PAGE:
Photography by Will Pryce.
This William Morris art exhibition in a neo-Gothic mansion on the bank of the Thames is exactly the kind of visual feast you might expect. The venue – Two Temple Place – is a new gallery on London’s art map, with the aim of showcasing publicly-owned art from regional collections across the UK. In this case, the contents of the inaugural William Morris: Story, Memory, Myth exhibition hail from the William Morris Gallery in Walthamstow, under redevelopment until July 2012. If you are familiar with Morris’ work, this new setting and exhibition according to narrative influences will shed new light, and if you have never seen his artwork or books, you are in for a unique selection of some rarely-seen and astonishing pieces.
Detail of The Romance of the Rose embroidered frieze by Edward Burne-Jones and William Morris. Linen embroidered with silks, wools and gold thread. Embroidered by Margaret Bell and her daughter Florence 1874-82. Copyright William Morris Gallery, London.
A cursory stroll through the exhibition makes it easy to understand the sympathy the opulent setting holds with Morris’ work. The mansion’s original owner William Waldorf Astor wanted a house ‘which would personify literature’ and with the help of Gothic Revival architect John Loughborough Pearson he realised this dream in 1895. Similarly, the exhibition focuses on the narrative threads through Morris and his associates’ careers, and rooms are divided along literary thematic lines. At times it becomes challenging to take in the extraordinary artworks and their intricate backdrop at the same time, but this a minor complaint: once your eyes have adjusted, you become accustomed to this sense of overawe.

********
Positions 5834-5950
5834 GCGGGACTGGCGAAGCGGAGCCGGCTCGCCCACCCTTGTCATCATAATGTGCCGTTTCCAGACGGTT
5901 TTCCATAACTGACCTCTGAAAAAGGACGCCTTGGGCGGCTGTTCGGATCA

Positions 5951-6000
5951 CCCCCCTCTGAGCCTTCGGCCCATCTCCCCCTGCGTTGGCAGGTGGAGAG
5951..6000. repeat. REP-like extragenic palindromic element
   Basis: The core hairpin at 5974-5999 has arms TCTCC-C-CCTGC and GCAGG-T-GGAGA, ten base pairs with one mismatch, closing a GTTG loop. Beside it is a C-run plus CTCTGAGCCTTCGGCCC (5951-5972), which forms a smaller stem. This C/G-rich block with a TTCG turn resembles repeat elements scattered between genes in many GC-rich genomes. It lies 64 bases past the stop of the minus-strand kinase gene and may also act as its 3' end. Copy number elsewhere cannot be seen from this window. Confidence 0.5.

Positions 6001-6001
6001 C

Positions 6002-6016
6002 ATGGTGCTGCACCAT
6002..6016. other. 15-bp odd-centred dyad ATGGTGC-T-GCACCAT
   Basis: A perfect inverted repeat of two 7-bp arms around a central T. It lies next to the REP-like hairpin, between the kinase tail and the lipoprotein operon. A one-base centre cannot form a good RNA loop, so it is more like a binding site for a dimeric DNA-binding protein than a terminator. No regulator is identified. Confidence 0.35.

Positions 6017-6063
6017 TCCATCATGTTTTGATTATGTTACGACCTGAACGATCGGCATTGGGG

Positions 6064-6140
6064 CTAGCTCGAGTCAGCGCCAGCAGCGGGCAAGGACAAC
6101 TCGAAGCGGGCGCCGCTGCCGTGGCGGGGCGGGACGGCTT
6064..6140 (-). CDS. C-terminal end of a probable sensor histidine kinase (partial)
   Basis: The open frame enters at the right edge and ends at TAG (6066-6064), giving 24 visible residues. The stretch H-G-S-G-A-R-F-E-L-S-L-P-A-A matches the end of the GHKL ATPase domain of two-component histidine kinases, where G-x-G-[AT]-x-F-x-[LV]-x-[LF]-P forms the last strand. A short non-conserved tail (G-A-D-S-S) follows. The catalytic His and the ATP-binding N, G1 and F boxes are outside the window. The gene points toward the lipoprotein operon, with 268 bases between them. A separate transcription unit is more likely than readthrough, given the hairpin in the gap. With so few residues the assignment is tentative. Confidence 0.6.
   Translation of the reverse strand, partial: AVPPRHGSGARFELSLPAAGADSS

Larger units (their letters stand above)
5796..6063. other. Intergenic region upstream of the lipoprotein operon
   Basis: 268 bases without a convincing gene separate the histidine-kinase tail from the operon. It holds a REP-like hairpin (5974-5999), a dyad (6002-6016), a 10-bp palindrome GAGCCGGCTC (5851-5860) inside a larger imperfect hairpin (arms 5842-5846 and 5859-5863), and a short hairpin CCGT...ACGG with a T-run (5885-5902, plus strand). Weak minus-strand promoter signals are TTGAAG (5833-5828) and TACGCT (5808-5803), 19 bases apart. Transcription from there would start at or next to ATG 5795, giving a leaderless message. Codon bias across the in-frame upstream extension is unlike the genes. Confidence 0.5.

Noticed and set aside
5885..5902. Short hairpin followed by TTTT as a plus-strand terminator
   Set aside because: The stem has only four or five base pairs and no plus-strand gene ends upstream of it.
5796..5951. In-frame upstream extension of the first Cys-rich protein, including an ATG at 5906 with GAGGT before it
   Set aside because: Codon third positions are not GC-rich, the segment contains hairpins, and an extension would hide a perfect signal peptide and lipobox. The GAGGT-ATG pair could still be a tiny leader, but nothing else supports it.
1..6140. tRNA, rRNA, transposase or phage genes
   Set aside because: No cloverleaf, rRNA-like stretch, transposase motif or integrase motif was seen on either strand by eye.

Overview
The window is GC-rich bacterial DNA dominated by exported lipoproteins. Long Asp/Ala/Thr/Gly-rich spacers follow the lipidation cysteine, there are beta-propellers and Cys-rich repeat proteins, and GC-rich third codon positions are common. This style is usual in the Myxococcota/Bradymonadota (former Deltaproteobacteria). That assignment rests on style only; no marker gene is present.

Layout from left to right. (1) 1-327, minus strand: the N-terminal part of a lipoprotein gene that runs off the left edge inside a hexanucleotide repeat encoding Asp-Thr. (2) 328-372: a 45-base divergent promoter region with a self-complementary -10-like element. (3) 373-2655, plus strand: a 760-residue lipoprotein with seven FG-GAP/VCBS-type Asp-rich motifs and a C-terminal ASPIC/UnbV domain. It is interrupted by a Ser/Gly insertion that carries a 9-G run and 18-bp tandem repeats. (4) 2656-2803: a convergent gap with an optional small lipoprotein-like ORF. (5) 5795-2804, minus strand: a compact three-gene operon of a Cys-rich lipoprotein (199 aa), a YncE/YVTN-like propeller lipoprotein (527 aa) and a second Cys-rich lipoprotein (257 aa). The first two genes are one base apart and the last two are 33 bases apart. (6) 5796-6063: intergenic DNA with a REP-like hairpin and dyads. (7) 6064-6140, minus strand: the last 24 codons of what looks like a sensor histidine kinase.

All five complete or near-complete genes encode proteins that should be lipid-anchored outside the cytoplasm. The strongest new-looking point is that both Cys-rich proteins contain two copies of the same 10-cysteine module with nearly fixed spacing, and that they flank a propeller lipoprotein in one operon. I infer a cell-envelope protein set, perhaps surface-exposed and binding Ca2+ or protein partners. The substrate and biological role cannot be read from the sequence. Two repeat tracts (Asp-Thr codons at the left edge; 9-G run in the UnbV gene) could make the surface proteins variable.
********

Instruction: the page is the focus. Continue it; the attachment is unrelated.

Love Leading the Pilgrim through the Briars from The Romance of the Rose embroidered frieze by Edward Burne-Jones and William Morris 1874-82. Linen embroidered with silks, wools and gold thread. Embroidered by Margaret Bell and her daughter Florence. Copyright William Morris Gallery, London.
The Lower Gallery is about the inspiration Morris and his friend and fellow artist Edward Burne-Jones drew from 14th century poet Geoffrey Chaucer’s works. There are several trial pages, preparatory drawings, studies and stained glass panels, but most visitors are rightly drawn to the exquisite embroidered friezes based around Chaucer’s translation of The Romance of the Rose, an influential text from the Middle Ages. The five rarely-seen panels making up Morris and Burne-Jones’ artistic reinterpretation of the poem consist of linen embroidered with silks, wools and gold thread – they took an amazing eight years to complete and are just back from being conserved at The Royal School of Needlework. I adored the dancing female allegorical figures depicting the Virtues, Beauty’s gold wings and the Love Leading the Pilgrim Through the Briars panel with its dizzying briar rose patterns. And don’t miss The Pilgrim at the Heart of the Rose, a moving tapestry of pale greens, taupes and golds depicting the moment in the story where the pilgrim finds the ‘rose’ – a female figure – and reaches out to her.
Photography by Will Pryce
As you round the corner, you encounter an incredible central staircase of carved mahogany, flanked by characters from The Three Musketeers, and a frieze above depicting scenes from Shakespeare. Look down, and you are surrounded by a marvellous floor of marble jasper, porphyry and onyx – it’s the stuff of dreams.
Design for Medway furnishing fabric, 1885. Pencil and watercolour on paper. Copyright William Morris Gallery, London.